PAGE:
Visiting by myself on a Wednesday morning in January, I was practically the only person in the museum. While I usually love having tourist sites to myself, I desperately wanted a companion. Let’s just say they do a very good job of creating an authentic atmospheric experience that had me afraid to walk into some of the rooms. I looked so terrified that one of the employees I ran into on the stairs had to assure me it was just sound effects (but some of the props moved too!).
Despite my fears, I really enjoyed Mary Shelley’s. There was a ton to learn and they really did a great job creating an experience for visitors. It was fascinating to learn about Mary’s early life and how she got interested in galvanism (using electricity to stimulate life).
I also had no idea that Mary’s marriage was so scandalous, as she got together with her husband when he was married to another woman and expecting a child with her. In fact, Mary’s relationship continued to be scandalous as her husband was also interested in Mary’s sister, with the three of them living together for years, while said sister also had a baby with Lord Byron.
The museum goes on to explain how Mary’s book, Frankenstein, wasn’t received very well at first and that her original version was very different from the story we know today. It was interesting to see how the book was developed and changed for different stage and screen adaptations, and how Frankenstein became such a well known character in pop culture.
The final part of Mary Shelley’s House of Frankenstein is the basement but unfortunately I can’t tell you anything about it because I was too terrified to visit! The employees told me the dungeon (aka the basement) was the actual scary part of the house and seeing as just the regular floors freaked me out, I figured I should skip it. But hopefully you’re braver than me! There’s also an escape room and mystery game (additional cost for both) you can enjoy at Mary Shelley’s.
Get your tickets to Mary Shelley’s House of Frankenstein here!
1:00 pm: Afternoon tea at the Regency Tea Rooms or The Pump Room Restaurant
All of that literary learning must have worked up your appetite! So for lunch on day 2 in Bath, let’s enjoy an afternoon tea. Two of the most highly recommended afternoon teas in the city are at The Pump Room Restaurant (next to the Roman Baths) or the Jane Austen Regency Tea Rooms, which is conveniently located on the second floor of The Jane Austen Centre.
In fact, if you held onto your ticket to The Jane Austen Centre, it gets you a discount in the Regency Tea Rooms!
3:00 pm: Relax at Thermae Bath Spa
After a lovely afternoon tea of scones, sandwiches and drinks, continue relaxing with a visit to Bath’s premier spa, Thermae Bath Spa. This is the main spa in Bath and the best way to enjoy the natural hot springs.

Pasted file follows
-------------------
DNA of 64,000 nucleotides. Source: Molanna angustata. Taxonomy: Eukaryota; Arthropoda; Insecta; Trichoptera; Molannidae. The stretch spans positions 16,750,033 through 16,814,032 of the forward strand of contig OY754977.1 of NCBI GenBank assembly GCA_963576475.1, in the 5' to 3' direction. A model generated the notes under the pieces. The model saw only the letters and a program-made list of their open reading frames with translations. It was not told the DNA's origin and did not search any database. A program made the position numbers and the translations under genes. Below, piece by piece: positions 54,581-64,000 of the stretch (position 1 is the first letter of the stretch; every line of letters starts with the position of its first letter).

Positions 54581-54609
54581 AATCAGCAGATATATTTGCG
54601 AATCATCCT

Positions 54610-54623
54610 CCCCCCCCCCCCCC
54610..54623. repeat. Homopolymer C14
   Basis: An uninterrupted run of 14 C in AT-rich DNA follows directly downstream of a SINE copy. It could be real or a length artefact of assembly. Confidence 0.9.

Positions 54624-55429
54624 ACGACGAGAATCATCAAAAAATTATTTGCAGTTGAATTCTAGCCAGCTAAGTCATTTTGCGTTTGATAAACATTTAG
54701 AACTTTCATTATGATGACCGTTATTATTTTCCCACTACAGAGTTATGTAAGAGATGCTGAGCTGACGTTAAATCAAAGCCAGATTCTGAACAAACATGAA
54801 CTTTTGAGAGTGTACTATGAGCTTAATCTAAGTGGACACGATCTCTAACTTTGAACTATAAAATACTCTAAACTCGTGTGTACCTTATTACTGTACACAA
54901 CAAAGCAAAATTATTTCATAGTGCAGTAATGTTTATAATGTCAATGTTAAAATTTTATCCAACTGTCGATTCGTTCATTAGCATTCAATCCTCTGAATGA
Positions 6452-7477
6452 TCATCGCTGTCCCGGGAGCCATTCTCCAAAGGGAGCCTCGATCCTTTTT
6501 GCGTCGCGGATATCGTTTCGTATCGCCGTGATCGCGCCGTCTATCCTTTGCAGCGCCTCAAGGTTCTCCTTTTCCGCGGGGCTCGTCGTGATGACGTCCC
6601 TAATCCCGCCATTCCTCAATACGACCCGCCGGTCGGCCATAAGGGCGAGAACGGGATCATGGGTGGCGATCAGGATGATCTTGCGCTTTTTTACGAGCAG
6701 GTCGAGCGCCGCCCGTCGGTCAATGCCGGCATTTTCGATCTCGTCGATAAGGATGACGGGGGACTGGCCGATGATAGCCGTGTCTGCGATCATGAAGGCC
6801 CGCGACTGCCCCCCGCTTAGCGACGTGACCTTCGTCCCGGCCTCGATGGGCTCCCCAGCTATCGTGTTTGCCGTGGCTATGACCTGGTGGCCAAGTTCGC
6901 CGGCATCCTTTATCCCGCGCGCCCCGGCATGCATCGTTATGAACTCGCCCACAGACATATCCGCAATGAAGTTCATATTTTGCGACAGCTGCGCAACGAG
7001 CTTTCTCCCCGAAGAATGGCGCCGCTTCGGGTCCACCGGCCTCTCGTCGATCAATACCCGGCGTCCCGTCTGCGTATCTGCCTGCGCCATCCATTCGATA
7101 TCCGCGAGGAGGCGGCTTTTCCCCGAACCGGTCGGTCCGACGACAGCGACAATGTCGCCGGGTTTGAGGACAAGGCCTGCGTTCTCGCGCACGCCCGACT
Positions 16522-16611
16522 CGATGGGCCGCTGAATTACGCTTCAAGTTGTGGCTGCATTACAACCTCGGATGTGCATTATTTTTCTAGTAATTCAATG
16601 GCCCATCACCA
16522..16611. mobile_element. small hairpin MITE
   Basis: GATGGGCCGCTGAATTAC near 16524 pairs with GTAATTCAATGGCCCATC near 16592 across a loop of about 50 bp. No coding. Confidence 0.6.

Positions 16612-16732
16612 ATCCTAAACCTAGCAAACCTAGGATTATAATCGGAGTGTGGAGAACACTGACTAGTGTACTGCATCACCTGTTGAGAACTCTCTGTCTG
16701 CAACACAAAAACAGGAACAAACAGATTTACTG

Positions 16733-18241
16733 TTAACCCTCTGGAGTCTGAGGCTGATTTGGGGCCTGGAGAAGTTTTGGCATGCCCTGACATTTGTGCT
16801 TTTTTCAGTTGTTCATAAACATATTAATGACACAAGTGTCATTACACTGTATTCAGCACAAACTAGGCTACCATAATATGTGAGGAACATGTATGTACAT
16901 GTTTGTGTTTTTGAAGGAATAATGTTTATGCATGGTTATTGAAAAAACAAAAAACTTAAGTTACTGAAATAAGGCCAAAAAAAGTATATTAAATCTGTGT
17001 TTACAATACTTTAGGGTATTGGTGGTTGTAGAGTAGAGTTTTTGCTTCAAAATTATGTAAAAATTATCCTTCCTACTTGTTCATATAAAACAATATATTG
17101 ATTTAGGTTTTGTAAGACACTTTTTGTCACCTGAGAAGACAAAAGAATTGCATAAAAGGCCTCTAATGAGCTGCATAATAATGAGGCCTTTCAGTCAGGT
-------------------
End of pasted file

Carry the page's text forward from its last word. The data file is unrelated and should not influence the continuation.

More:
Unfortunately when I visited in January 2023, the spa was closed for renovations. But I’ve heard wonderful things about it and definitely intend to book in on my next visit to Bath. You can enjoy the Thermae Welcome, a two hour spa session with access to their rooftop pool, Minerva bath and wellness suite, or add on additional services, like massages and facials.
6:30 pm: Dinner at Jars Meze
Float, serene-like, from the spa to Jars Meze, a family-run Greek restaurant in one of Bath’s narrow alleys. This is one of my favourite parts of the city and reminds me of the small alleys full of restaurants you’d find in Melbourne.
Jars Meze features home-style Greek classics served in small plates, so you can try a few things. While I enjoyed my meal there, I think it would be more fun to go with a large group so you can sample more items. I did also find the meal a bit on the pricy side, especially compared to other meals I had in Bath. But overall, I still think it’s worth a visit!
Sleep at Hotel Indigo
After another big day, enjoy one more relaxing bath in your Hotel Indigo suite before falling asleep on their comfy beds!
Bath city break: Day 3
9:00 am: Breakfast at your hotel & check out
Sadly, it’s the final day of your weekend break in Bath. But before you catch your bus or train back to London (or wherever you’re heading to), make time for one last exploration.
First, enjoy a delicious breakfast at your hotel (Hotel Indigo offers both a hot breakfast a la carte menu and a well stocked continental buffet) and check out of your room. Ask the front desk staff to hold your bags while you go explore, as you can easily pick them up on your walk to the train or bus station.
10:00 am: Final exploring in Bath
With one final morning to explore Bath, the choice is yours! There’s still lots to discover in Bath such as:
The Holburne Museum (£12.50 entry): Discover Sir William Holburne’s impressive art collection, as well as visiting exhibits, in this beautiful home that serves as Lady Danbury’s house in the TV series Bridgerton. (PS: Lots of Bridgerton is filmed in Bath. You can even go on a Bridgerton walking tour if you’re a big fan!) I enjoyed an hour or so strolling around the floors and seeing all of the paintings and artifacts on display. Sadly, I visited one day before the Alberta Whittle exhibit, which looked very cool from what I could see set up!
No. 1 Royal Crescent (£15 entry): See what life was like in 18th Century Georgian Bath at this townhouse museum. I love walking through historic homes like this and seeing how people used to live. Sadly, this museum was also closed during my visit but it’s definitely on my must-visit list for my next Bath trip.
Topping & Company Booksellers of Bath: If you’re short on time or feel inspired after yesterday’s literary adventures, pop into this charming bookstore and pick up a new read. Staff seem very knowledgeable and the collection is vast, so you shouldn’t have any trouble finding a good book for the train ride home.
Prior Park Landscape Garden: If the weather is nice, why not spend your final morning in Bath strolling through Prior Park? This park is outside of the city centre but has beautiful gardens and bridges that make it worth the journey. If you’re visiting off-season, check opening times as, unfortunately, the park was closed during my visit to Bath.